In contrast, reflection on the findings of another Immersive Experiences project highlighted disquiet about the capacity of digital technologies to engage the public (Swords et al. 2021). This project focused on making heritage 'usable', by utilising immersive technologies to take it outside of the museum for public consumption. However, a series of practical and philosophical issues emerged from the stakeholder consultation, which included representatives of the heritage sector, technology and computer science organisations, and architecture and planning specialists. Such stakeholder consultation is commonplace but rarely afforded critical analysis. The HEI team at Northumbria University identified significant disciplinary differences of perspective and priority: 'throughout all the phases of our project it was clear actors were approaching the design of heritage-led immersive experiences from very different ontological and epistemological perspectives reflective of disciplinary and practice orientations' (Swords et al. 2021, 191). Technology specialists focused on finding appropriate technological solutions for immersing visitors in the past, which sometimes 'betrayed a lack of understanding of the complexities involved in understanding and using heritage'. In contrast, heritage specialists wanted to explore 'the plural, contested and partial nature of heritage', albeit with a recognition that coherent and attractive narratives were required for visitors and that there was 'potential for non-digital technologies to immerse people in the past' (Swords et al. 2021, 8, 192-193). The short-term nature of funding, the relatively high staff turnover in the heritage sector and concerns about sustainability were also highlighted as prohibitive to development of immersive experiences for heritage dissemination; this revealed that there is still some way to go before digital access to heritage is widely regarded as essential. Indeed, another of the Immersive Experiences projects led by Prof. Will Bowden (University of Nottingham) decided against involvement of community partners to address the challenges of location-based Augmented Reality in a rural landscape. Despite this project emerging from a long-running collaboration with a local community archaeology group exploring the site of the Roman town of Venta Icenorum at Caistor (Norfolk), the decision was influenced by a previous project to develop a GPS enabled location-based tour, which had garnered only limited interest from the group (Bowden pers. comm.).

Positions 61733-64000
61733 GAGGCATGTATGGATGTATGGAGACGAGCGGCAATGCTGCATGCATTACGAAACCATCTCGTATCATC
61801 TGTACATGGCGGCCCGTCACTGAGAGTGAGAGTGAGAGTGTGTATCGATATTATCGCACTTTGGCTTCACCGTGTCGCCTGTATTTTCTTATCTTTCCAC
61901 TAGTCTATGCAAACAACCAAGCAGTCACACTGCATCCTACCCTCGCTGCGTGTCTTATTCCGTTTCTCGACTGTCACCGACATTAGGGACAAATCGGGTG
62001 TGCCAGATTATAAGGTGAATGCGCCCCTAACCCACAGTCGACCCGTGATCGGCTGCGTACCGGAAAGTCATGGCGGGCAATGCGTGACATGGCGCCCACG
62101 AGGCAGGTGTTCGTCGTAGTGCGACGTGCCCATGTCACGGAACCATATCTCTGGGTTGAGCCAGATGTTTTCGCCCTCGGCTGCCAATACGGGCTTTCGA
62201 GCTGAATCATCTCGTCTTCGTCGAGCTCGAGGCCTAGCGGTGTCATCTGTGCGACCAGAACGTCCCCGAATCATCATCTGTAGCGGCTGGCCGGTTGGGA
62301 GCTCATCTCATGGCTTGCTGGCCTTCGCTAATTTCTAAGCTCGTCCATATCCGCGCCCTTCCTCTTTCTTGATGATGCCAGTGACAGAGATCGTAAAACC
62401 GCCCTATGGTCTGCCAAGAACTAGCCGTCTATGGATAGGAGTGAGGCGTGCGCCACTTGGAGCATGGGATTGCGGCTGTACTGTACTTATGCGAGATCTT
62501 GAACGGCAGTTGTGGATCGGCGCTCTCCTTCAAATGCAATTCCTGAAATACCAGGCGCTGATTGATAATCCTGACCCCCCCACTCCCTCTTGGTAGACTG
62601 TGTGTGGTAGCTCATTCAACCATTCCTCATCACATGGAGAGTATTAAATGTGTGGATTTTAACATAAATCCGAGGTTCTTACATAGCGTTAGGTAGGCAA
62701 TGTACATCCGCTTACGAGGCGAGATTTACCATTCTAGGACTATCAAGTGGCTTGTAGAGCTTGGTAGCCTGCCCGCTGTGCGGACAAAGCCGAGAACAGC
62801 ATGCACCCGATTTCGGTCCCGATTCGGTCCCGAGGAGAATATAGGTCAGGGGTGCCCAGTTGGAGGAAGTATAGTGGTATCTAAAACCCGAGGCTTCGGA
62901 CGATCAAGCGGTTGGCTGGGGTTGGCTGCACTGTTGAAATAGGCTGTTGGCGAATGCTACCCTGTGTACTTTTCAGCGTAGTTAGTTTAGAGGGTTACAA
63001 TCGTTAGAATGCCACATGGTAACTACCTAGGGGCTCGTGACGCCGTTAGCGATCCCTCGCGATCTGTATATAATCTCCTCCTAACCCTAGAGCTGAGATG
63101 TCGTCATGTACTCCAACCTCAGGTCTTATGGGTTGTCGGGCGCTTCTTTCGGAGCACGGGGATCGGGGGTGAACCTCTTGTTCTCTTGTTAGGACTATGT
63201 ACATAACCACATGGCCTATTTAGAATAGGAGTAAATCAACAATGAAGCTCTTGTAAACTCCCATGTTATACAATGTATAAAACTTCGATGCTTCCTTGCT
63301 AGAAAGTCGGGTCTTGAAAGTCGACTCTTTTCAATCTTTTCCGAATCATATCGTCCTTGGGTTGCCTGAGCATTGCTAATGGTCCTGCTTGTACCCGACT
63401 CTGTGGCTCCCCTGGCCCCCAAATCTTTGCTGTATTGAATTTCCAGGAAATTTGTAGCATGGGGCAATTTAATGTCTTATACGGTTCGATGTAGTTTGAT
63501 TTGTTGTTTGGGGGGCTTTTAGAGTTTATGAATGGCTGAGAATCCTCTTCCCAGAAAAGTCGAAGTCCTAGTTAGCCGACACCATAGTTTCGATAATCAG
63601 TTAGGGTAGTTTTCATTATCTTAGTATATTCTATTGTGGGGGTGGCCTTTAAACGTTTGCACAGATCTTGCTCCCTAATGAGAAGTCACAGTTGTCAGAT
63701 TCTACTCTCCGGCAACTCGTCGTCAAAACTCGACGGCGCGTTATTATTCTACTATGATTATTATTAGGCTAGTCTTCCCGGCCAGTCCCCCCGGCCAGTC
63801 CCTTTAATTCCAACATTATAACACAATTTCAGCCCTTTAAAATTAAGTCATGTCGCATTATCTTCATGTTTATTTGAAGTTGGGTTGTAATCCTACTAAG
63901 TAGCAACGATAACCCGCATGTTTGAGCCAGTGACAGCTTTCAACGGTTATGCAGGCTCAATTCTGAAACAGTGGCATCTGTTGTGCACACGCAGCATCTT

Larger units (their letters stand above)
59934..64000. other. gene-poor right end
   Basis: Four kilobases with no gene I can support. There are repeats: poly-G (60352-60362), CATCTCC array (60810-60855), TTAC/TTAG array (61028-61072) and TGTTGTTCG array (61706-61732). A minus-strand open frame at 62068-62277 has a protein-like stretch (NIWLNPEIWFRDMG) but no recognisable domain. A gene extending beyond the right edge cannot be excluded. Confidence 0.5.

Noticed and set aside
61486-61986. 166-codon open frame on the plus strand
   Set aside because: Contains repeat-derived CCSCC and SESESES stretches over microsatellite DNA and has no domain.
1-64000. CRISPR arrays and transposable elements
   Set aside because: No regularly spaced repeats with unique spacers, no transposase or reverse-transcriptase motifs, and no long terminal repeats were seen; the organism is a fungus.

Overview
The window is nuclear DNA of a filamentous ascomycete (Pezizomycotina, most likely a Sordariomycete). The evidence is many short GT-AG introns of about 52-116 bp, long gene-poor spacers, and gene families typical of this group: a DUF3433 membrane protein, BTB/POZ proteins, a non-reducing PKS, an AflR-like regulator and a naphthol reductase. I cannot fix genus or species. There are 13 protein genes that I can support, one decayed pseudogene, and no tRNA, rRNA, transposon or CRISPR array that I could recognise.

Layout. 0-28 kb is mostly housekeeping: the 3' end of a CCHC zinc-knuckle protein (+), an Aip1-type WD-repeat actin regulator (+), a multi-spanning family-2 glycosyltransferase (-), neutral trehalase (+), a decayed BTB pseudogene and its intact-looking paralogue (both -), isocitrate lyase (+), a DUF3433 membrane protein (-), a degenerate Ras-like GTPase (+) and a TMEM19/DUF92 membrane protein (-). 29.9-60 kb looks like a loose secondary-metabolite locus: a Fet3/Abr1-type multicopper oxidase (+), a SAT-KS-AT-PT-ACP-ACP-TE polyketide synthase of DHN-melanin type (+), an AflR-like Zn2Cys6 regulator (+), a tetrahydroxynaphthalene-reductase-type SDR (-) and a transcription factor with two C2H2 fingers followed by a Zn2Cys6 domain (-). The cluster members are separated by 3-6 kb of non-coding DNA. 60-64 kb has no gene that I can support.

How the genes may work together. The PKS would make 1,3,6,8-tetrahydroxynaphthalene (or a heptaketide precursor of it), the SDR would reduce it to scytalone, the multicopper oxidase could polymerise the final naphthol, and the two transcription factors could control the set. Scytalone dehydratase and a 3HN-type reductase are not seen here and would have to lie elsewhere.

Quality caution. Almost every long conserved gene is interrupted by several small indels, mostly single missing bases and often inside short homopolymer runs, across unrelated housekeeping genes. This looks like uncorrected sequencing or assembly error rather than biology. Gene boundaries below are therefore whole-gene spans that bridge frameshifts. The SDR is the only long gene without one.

In 2019, two of the authors (Cooper and Hadley) reviewed the potential of using digital technologies within the context of heritage-led urban regeneration, as well as the impediments, courtesy of a grant from the AHRC. Alongside a literature review, we interviewed a series of academics and community groups about their experiences of working on heritage-led urban regeneration, seeking examples of good practice in co-production of digital assets and understanding about why certain collaborations had not achieved their stated aims. This revealed concerns about the tendency for short-term consultation processes, and pump-priming for prototype activities, rather than sustained relationships and long-lasting project outputs. It was evident that true co-production is rare, certainly at the outset of project development, as academic partners, alert to the requirements of diverse funding schemes, frequently need to determine the shape of projects prior to involving community groups.